4. The phase distribution in angular spectrum domain, i.e., Ωnp(kr, Δz), is asymmetric about the pseudo-waist, therefore neither the pattern nor the size of the beam is symmetric about the pseudo-waist. Because Ωnp(kr, Δz) is asymmetric about the pseudo-waist, the chirp in angular spectrum domain, i.e.,
    Δr(Δz)=krΩnp(kr,Δz)=2[Cwz124(1+C2)+12!β2Δz]kr+13!β4Δzkr3+
    (19)
    is also asymmetric about the pseudo-waist. At the planes after the pseudo-waist, Ωnp(kr, Δz) decreases monotonically with |kr| and results in a negative [i.e., Δrz) = −|Δrz)|] and nonlinear chirp. Therefore the size would be larger than that predicted by the paraxial theory; and the shape is approximate to the paraxial result. However, very differently, at some planes before the pseudo-waist, the phase in angular spectrum domain (Ωnp) varies nonmonotonically with |kr| and results in a s-like distribution of the chirp Δr. Therefore, at such planes there is the same chirp occurring at three values of kr. These three angular spectrum components interfere constructively or destructively, depending on their relative phase difference, just like the mechanism for the changes in the pulse spectrum induced by the self-phase modulation in nonlinear fiber [16

    16. G. P. Agrawal, Nonlinear Fiber Optics, 3rd ed. (Academic, 2001).

    ]. This property is validated by the example of the transverse component of the Gaussian beam (rows 2 and 4 in Fig. 1): at the planes after the pseudo-waist the pattern remains bell-like and the size is larger than that predicted by the paraxial theory; but at some planes before the pseudo-waist, the interference among the three angular spectrum components results in a multi-ringed distribution of the beam in the spatial domain.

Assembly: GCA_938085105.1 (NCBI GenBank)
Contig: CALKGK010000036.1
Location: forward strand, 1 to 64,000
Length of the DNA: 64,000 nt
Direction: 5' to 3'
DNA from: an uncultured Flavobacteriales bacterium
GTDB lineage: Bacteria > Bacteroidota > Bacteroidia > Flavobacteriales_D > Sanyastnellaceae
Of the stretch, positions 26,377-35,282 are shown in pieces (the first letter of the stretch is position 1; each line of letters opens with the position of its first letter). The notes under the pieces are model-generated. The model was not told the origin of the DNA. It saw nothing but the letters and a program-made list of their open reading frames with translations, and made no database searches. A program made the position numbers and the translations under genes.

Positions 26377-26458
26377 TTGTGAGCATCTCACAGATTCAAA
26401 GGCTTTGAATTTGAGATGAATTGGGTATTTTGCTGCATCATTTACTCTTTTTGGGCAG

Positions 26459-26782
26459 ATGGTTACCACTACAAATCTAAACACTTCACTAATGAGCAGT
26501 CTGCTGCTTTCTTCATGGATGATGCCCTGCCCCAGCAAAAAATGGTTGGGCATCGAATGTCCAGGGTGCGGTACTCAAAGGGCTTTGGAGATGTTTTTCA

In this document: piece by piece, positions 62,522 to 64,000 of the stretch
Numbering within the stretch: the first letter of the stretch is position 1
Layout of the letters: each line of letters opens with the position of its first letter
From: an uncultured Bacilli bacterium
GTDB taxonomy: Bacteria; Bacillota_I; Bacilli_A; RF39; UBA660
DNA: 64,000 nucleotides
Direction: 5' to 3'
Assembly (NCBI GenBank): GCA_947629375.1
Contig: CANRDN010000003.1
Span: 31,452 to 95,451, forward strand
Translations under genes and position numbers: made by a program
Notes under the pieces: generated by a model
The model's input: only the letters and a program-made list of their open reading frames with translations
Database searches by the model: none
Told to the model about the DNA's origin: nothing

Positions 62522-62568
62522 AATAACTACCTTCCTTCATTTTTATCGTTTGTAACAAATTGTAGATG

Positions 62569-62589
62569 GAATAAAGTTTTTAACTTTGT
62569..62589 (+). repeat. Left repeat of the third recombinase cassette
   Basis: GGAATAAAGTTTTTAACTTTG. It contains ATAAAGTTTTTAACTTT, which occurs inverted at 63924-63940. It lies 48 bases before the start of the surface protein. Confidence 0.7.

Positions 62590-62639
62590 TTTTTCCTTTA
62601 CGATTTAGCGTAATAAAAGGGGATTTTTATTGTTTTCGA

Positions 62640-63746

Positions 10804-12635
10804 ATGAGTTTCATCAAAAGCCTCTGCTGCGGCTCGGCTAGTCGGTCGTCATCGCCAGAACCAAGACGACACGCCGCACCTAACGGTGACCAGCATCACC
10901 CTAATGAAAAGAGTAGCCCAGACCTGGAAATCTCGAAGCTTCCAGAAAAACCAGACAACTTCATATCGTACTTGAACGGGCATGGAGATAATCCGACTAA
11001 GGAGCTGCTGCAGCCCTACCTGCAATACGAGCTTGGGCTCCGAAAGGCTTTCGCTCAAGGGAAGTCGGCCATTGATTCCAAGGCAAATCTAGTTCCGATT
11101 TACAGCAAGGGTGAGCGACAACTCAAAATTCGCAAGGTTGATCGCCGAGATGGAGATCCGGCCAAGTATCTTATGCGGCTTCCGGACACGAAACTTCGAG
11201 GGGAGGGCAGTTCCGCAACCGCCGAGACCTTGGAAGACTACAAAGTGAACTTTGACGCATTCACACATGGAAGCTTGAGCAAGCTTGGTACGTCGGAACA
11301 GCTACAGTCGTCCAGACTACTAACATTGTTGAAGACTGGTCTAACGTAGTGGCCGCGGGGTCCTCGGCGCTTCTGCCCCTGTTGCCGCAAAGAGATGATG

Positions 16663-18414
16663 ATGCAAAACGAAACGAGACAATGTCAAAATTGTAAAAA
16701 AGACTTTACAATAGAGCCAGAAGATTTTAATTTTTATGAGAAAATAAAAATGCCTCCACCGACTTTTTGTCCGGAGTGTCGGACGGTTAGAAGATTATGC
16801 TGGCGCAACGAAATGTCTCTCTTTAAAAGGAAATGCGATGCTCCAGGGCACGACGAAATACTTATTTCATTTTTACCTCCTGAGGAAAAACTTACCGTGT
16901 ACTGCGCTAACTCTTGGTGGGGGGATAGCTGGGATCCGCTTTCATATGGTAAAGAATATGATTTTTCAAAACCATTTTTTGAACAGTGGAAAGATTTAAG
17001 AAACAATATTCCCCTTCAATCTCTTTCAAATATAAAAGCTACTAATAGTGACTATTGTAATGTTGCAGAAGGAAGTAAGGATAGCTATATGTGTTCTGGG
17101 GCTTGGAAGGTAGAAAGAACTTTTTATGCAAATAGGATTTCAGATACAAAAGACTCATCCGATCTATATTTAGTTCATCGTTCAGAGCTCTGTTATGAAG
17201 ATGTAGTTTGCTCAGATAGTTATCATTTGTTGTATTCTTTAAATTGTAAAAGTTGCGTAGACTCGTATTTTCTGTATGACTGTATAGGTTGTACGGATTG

4. An approach on controlling the intensity pattern: managing the HOD

Although phenomena of the tightly focused beams induced by the HOD are interesting, they frequently occur negative impact on real applications of the tightly focused beams. In many applications, the tightly focused beam is expected that: i) the spot size is the smallest one to have the highest intensity or grad; ii) the real-waist is located at the pseudo-waist; and iii) the pattern at the real-waist is the same as that predicted by the paraxial theory. Then a question arises: can we design the evolution of the tightly focused beam to satisfy the above requirements? The answer is yes. In fact, we can do this by managing the HOD.

Fig. 2 (a) The comparison between the evolution of the beam width for the transverse component of the Gaussian beam (defined based on the second-order moment) resulted from the nonparaxial theory and from the paraxial theory for various zs. (b) Solid lines: the beam width at the real-waist (Δz = zf) and the pseudo-waist (Δz = zs) vs zs. Dashed line: the distance between the real-waist and pseudo-waist vs zs. Parameters are the same as those in Fig. 1 except zs.

Specifically, if the distance between the entrance plane and the pseudo-waist is zs, we can pre-add a chirp on the angular spectrum of the input field at the entrance plane, i.e.
E˜,||(z1)=E˜,||(z1)exp(Δβzs),
(20)
where
Δβ=kzk12!β2kr2=14!β4kr4+16!β6kr6+
(21)
represents all orders of the HOD. Therefore Ẽ′ ⊥,‖ (z 1) is connected with E˜,||(p)(z1+zs) by the relation
E˜,||(z1)=E˜,||(p)(z1+zs)exp(ikzsi2!β2zskr2i4!β4zskr4...).
(22)
And thus in spatial domain the nonparaxial propagation of Ẽ′ ⊥,‖ (z 1) becomes
E,||(np)(z2)=E˜,||(z1)exp(ikrr+ikΔz+i2!β2Δzkr2+i4!β4Δzkr4+...)dkxdky=E˜,||(p)(z1+zs)exp(iΩnp)exp(ikrr)dkxdky,
(23)
where
Ωnp(kr,Δz)=(ik+i2!β2kr2+i4!β4kr4+...)(ΔzzS).
(24)
Now we analyze the propagation of pre-chirped field, i.e., E′ ( np ), based on Eqs. (23) and (24). First, at the pseudo-waist plane where Δz = zS, we have Ωnp=0; and the field becomes